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Submission + - USPTO decides to lower obviousness standards (

ciaran_o_riordan writes: Anyone who feels that patent quality is just far too high nowadays will be glad to hear that the USPTO has decided to ditch four of their seven tests for obviousness. Whereas the 2007 guidelines said that an idea is considered obvious if it consisted of "[predictable] variations [...] based on design incentives or other market forces" or if there was "Use of a known technique [prior art] to improve similar devices (methods, or products) in the same way", the new guidelines do away with those tests. The classic "teaching-suggestion-motivation" test is still there, with two others. For software developers, silly patents are not the main problem, but they certainly aggravate the matter. As described in one patent lawyer's summary, this change will "give applicants greater opportunities to obtain allowance of claims."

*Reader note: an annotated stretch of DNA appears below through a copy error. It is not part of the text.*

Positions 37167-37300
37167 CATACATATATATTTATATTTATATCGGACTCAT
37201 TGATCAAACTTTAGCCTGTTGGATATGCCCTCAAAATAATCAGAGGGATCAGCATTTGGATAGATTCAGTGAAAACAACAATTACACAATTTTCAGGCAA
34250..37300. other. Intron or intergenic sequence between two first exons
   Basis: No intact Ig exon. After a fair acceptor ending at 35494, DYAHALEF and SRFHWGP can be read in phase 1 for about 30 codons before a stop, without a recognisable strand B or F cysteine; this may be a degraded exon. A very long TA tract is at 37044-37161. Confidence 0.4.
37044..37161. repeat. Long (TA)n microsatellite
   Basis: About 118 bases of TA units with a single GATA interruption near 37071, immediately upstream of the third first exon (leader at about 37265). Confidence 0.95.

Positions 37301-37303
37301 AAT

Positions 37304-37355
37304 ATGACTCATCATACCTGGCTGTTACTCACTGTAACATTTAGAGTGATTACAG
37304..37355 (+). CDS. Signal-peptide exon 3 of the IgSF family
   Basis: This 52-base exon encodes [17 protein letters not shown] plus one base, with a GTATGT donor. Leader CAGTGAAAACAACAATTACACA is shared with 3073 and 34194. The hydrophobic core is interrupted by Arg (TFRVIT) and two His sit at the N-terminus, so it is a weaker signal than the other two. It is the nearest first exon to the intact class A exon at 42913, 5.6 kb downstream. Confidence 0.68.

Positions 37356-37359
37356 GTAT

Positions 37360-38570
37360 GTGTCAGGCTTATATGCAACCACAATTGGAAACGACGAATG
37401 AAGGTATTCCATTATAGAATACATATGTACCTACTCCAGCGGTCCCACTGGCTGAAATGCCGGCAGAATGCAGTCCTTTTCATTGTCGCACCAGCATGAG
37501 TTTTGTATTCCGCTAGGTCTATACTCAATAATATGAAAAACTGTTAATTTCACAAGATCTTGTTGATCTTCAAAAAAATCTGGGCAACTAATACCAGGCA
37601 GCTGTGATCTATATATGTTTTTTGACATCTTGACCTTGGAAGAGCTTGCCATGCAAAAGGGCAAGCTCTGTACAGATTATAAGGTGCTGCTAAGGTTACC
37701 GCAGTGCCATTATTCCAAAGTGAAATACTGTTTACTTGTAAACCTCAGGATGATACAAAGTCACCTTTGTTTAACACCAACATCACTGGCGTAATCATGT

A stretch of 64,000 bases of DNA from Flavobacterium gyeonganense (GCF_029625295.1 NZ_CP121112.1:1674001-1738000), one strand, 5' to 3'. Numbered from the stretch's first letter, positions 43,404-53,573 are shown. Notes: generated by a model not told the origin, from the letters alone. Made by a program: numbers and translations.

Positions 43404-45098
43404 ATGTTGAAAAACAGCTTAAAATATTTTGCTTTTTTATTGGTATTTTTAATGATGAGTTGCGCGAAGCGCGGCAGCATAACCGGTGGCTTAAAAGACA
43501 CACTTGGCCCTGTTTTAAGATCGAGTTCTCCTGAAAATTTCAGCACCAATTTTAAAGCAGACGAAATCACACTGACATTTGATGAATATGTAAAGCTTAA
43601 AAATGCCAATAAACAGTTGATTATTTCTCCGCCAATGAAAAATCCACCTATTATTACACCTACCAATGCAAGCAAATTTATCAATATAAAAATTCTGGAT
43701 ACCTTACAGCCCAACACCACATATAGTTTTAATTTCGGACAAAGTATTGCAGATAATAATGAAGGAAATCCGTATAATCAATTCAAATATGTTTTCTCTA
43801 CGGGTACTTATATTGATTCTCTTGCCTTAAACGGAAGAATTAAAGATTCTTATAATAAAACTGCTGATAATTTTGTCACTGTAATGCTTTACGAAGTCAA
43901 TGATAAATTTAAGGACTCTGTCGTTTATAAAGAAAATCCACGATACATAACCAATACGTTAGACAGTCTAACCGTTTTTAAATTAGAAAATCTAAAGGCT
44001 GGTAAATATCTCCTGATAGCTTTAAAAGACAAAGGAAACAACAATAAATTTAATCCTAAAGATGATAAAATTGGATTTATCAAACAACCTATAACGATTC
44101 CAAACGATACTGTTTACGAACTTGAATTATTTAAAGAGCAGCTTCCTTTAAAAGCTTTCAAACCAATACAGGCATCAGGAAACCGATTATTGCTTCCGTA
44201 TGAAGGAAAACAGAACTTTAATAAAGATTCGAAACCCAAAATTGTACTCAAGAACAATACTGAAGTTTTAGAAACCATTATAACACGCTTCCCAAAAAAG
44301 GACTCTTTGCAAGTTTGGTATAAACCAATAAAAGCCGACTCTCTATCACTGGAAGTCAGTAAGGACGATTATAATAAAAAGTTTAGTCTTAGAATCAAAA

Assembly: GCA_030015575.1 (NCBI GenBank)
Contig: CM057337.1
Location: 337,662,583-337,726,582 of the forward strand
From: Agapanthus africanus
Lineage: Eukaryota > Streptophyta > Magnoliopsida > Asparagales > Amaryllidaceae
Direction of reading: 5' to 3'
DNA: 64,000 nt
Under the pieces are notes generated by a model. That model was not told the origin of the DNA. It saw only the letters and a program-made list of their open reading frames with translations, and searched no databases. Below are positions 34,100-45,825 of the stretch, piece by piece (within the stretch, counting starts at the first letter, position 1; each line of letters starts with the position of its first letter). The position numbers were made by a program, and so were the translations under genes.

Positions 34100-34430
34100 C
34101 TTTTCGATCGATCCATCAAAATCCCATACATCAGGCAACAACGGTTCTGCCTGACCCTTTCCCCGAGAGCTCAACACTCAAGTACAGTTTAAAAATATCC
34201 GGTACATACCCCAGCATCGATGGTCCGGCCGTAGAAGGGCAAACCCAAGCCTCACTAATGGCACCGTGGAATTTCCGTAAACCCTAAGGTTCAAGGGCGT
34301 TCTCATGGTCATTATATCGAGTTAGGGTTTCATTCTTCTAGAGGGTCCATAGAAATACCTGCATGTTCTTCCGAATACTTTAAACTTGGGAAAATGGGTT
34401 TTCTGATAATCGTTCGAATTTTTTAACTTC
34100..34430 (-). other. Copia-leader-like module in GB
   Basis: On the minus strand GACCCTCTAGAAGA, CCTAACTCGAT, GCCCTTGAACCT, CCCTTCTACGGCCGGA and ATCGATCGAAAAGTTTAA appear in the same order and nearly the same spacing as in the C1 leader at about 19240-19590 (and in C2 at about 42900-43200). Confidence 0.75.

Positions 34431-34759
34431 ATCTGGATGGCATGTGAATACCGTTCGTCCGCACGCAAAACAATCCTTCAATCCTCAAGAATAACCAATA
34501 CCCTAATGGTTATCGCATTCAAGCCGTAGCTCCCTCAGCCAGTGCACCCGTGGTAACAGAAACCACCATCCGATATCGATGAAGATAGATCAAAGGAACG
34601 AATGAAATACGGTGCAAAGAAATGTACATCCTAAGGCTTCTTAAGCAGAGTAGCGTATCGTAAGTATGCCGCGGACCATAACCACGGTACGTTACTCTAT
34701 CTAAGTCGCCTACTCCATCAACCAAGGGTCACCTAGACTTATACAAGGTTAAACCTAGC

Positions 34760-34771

Submission + - USPTO considers Bilski and software patents

ciaran_o_riordan writes: A month after the Supreme court rejected Bilski, the USPTO published updated Interim Guidance (pdf) and called for comment. Bilski wasn't as wide-reaching a ruling as most parties thought it would be, so a certain amount of textual digging is needed to find the aspects that can help us reduce software patenting at the USPTO and in future court cases. The End Software Patents campaign sent some such comments. FSF also published a call for participation and got cc'd on over 450 responses. When these comments are published on, and when the USPTO publishes its revised guidelines, we'll have a conservative idea of what effects Bilski will have.

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